The Best Bread For Gut Health, According to a Gastroenterologist

Read on for the details and how to make it at home.

What happens in your gut doesn't stay in your gut, study after study is finding.

While antibiotic use, stress levels and other factors can contribute to our gut health profile as well, a July 2019 review in the journal Nutrients, found that what we eat directly affects the quantity and type of bacteria in our guts (AKA our microbiome). ICYMI, a diverse, thriving array of healthy gut bacteria has been shown to help reduce risk for stress, anxiety and depression while supporting digestion, decreasing blood pressure and even improving sleep.

As we continue to get more and more clued in about the systemic impacts of a happy gut, we're doubling down on stoking our menu with foods that can help improve gut heath. So far, we've tapped gastroenterologists and dietitians to help us share the best fruits, the best vegetables and the best dairy foods for gut health.

And this week, thanks to Will Bulsiewicz, M.D., a Charleston, South Carolina-based gastroenterologist and the New York Times bestselling author of The Fiber Fueled Cookbook, we can add another superlative to the list: The best bread for gut health.

"Let's talk about my favorite bread for digestion and gut health: Sourdough bread. Sourdough is incredible because these microbes are transforming the flour," Dr. Bulsiewicz explains in the Instagram Reel, referring to the way the wild yeasts react with the flour and water in the sourdough starter. "They're slowly fermenting it; releasing vitamins, additional nutrients, new forms of fiber, believe it or not."

The magical thing about sourdough is that you can harness the power of native yeasts that are naturally present in our air to make a remarkably gut-friendly product that can then be used for everything from bread to pizza crust to pancakes.

In addition to all of the aforementioned benefits of these microbes, they're also simultaneously "reducing some of the things that can cause trouble for people with digestive issues. There's less gluten and there's less fructans in sourdough," Dr. Bulsiewicz adds. "So what that means is that if you have gluten intolerances and you struggle to eat regular bread, you [should] be trying sourdough. Because this may work for you." (No wonder it made our list for the healthiest types of breads and the top carbs to eat to debloat!). However, if you have celiac disease or diagnosed gluten intolerance, always talk to your doctor before trying something new as wheat-based breads, including sourdough, do still contain gluten.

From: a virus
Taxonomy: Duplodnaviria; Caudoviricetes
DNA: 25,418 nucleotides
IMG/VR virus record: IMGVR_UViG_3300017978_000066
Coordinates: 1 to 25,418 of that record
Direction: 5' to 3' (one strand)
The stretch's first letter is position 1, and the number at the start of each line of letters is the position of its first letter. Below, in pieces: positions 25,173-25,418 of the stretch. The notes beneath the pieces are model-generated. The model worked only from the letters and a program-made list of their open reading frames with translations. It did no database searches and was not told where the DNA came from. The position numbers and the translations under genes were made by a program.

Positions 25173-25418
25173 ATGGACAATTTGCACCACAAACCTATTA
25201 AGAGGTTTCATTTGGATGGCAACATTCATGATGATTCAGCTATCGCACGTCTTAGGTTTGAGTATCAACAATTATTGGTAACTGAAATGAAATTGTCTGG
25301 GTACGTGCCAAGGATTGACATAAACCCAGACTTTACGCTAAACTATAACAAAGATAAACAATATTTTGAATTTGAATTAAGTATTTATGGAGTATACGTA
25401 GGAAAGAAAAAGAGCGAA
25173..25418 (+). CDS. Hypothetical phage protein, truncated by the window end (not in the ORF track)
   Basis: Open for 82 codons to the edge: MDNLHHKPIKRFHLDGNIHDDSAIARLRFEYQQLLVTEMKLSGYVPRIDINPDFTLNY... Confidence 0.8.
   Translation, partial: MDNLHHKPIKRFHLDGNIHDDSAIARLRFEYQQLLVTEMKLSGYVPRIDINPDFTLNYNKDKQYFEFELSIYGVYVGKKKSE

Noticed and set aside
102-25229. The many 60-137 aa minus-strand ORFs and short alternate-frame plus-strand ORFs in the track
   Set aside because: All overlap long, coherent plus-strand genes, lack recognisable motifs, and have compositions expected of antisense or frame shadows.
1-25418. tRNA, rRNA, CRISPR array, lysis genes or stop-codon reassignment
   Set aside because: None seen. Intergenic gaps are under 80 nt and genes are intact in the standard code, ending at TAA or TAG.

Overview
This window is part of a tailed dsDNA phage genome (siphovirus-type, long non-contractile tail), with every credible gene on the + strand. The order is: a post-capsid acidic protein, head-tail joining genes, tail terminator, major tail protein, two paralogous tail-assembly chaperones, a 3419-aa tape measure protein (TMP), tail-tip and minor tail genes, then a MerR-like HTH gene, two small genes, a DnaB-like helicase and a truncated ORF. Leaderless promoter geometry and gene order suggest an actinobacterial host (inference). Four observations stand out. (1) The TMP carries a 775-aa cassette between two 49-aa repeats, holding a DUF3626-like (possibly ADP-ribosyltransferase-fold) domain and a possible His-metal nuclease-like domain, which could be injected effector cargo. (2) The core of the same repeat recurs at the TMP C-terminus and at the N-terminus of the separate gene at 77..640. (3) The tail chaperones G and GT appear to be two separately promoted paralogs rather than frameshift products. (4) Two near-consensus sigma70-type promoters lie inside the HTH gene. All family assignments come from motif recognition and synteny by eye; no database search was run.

Sourdough Bread

The health benefits of sourdough don't stop there. Thanks to the unique natural fermentation process, sourdough-based foods are also packed with prebiotics, probiotics and fall fairly low on the glycemic scale (a measure of how much a food spikes blood sugar).

For all of those reasons, Dr. Bulsiewicz tells EatingWell that he eats sourdough as part of dinner most days as part of his menu for a balanced microbiome. His new cookbook comes complete with 15 pages about sourdough as well, including five sourdough-based recipes and some FAQs if you're intimidated by the process.

In the caption for the Reel, Dr. Bulsiewicz walks us through the five-day process to turn plain ol' flour and water into the start of some incredible (and incredibly gut-friendly) creations. If you're not keen on using all all-purpose flour, check out our Whole-Wheat Sourdough Starter that's made with a mix of AP and whole-wheat to offer a tiny bit more fiber, other nutrients and a slightly nutty flavor.

Now that you're well-versed in the many reasons why you might want to make sourdough your home slice, get started on that starter (or go feed the one you've got!) and bake a loaf to enjoy alongside the other tasty recipes in our 30-day healthy gut challenge.

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